The Debate Over School Spending

Teacher pension costs really are part of classroom spending

MIRS news service in Lansing reported recently on a difference of interpretation in school spending between the Mackinac Center for Public Policy and an Oakland County school district official. 

West Bloomfield Superintendent Gerald Hill fought back today against a Capitol Confidential article that accused him of spreading misinformation in MIRS.

In the article, Mackinac Center Education Policy Director Audrey Spalding was quoted as saying, "The West Bloomfield superintendent is repeating the same misinformation that we have seen from the MEA and other school officials. By only considering the foundation allowance, he is ignoring nearly $1,200 per student in funding from state taxpayers."

Hill in a subsequent analysis noted, "We do receive less money per student in the foundation allowance, which is the funding source we use to operate classrooms. This is not misinformation it is actually the case."

He notes that in 2009-10 the district received $9,116 in foundation allowance and in 2013-14 it received $8,676, a fact the Mackinac Center in its article agreed with.

So how does the Mackinac Center get to a $515 increase? By rolling in categoricals like the Michigan Employee Retirement System, or MPSERS. But Hill provided numbers showing that while the state's MPSERS money offset increases, the increase in retirement expense on a per-pupil basis exceeded the increase in funding from the state.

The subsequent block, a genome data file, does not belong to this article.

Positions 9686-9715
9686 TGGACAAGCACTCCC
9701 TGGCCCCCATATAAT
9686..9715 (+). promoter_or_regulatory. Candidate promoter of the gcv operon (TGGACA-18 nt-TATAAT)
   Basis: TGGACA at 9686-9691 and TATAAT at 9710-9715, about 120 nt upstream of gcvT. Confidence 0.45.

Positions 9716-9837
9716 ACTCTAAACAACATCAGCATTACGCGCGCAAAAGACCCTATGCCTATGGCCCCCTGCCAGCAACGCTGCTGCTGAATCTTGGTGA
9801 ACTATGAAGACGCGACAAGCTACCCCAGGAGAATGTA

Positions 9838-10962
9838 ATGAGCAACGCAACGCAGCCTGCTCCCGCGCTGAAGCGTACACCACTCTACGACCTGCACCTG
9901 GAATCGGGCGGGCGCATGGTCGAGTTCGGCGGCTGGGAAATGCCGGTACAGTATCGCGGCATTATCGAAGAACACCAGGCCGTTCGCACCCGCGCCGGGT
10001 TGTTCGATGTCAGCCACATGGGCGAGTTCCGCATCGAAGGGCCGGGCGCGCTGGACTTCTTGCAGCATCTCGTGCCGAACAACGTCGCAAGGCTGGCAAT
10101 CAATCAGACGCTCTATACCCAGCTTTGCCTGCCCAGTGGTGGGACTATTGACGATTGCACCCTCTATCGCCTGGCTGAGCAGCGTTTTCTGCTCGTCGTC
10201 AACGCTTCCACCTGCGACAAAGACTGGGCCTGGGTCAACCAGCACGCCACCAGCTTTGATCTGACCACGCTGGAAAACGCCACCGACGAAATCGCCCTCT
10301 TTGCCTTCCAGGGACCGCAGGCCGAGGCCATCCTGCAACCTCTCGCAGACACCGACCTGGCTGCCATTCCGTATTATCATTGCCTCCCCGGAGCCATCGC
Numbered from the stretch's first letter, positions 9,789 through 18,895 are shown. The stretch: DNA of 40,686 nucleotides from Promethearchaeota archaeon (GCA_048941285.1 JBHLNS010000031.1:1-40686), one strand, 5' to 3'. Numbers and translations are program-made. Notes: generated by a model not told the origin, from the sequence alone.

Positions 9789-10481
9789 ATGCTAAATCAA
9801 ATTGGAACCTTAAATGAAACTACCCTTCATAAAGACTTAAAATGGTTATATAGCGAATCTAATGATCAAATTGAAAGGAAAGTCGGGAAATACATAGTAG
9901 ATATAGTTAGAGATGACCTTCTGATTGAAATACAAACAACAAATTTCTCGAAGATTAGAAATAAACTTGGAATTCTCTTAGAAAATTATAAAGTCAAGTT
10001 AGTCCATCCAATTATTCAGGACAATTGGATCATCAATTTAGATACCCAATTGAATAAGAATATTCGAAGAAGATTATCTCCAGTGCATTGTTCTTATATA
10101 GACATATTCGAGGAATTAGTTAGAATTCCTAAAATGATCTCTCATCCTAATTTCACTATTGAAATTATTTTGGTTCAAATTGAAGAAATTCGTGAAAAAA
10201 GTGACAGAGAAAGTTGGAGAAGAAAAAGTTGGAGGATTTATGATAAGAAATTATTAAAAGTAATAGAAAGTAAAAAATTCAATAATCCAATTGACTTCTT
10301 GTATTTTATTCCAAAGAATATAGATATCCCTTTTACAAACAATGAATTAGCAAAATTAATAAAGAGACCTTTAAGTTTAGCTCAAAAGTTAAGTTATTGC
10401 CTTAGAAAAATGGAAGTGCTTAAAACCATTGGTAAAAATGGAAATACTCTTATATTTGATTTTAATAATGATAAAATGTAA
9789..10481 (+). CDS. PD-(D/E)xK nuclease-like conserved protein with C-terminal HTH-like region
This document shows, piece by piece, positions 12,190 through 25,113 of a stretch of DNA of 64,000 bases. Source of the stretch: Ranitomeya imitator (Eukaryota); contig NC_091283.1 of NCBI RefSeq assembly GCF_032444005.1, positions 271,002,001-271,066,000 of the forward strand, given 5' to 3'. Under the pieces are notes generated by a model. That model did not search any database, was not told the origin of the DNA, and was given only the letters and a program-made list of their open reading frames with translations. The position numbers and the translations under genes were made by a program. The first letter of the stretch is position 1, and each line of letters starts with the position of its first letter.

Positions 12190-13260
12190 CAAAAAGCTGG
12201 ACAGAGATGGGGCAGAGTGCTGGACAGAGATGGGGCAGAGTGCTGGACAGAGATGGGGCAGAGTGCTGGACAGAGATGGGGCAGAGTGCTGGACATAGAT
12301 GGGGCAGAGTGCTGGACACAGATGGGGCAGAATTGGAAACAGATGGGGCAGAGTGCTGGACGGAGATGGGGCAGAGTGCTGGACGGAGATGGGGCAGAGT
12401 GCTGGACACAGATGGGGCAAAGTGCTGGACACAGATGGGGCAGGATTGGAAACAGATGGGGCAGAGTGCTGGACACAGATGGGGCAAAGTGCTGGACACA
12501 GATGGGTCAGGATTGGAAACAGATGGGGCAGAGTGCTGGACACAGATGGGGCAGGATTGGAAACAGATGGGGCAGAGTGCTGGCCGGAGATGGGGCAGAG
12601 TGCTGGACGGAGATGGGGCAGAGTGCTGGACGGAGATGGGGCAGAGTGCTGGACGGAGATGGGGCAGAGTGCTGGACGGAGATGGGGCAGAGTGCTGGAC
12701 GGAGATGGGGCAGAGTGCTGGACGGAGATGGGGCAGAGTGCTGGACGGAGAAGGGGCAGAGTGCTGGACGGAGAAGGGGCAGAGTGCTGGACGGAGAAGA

The root of the discrepancy? The foundation allowance versus what the Gov. Rick Snyder administration now refers to as per-pupil funding. It's a one-district example of an ongoing debate in Lansing about whether funding has increased or decreased.

The "misinformation" is the superintendent saying the district is getting "less money" while it actually is receiving $515 per pupil more. There is not an "ongoing debate in Lansing about whether funding has increased or decreased." Funding has indisputably increased. There is a debate over whether to count all K-12 spending as spending. Or, more specifically, whether the public school establishment counts teacher funding as "classroom funding."

This issue is actually a case study in why the state should shift teachers off of the current defined benefit pension system and toward a 401(k)-type plan like it has with other state employees. Here's why:

Michigan's teacher pension system has billions in unfunded liabilities. The problem got so bad a few years ago, that districts were projected to spend nearly 40 percent of their employee salary costs on the system — mostly to make up for past underfunding. There was a reform a few years ago that severely reduced that cost and began shifting more state money to make up for past liabilities and to ensure that public employees got their pensions.

So what has happened since? Administrators and unions ignore that reform and the extra spending on teacher pensions and continue with the drumbeat that they should receive even more money — a line they repeat every year, no matter how much taxpayers spend.

This being the case, it becomes obvious why having a pension system is so dangerous. Those benefiting from government programs constantly call for money to be taken from the pension system and fund what they like. That's why schools and unions were rarely heard from when MPSERS was racking up liabilities, but now when that money is shifting to ensure the system is funded, there is constant coverage of complaints

It is easier for politicians to spend money now than sock it away for decades in the future when school employees are retiring. In other words, politicians have an incentive to underfund the pension system — and that's what they do.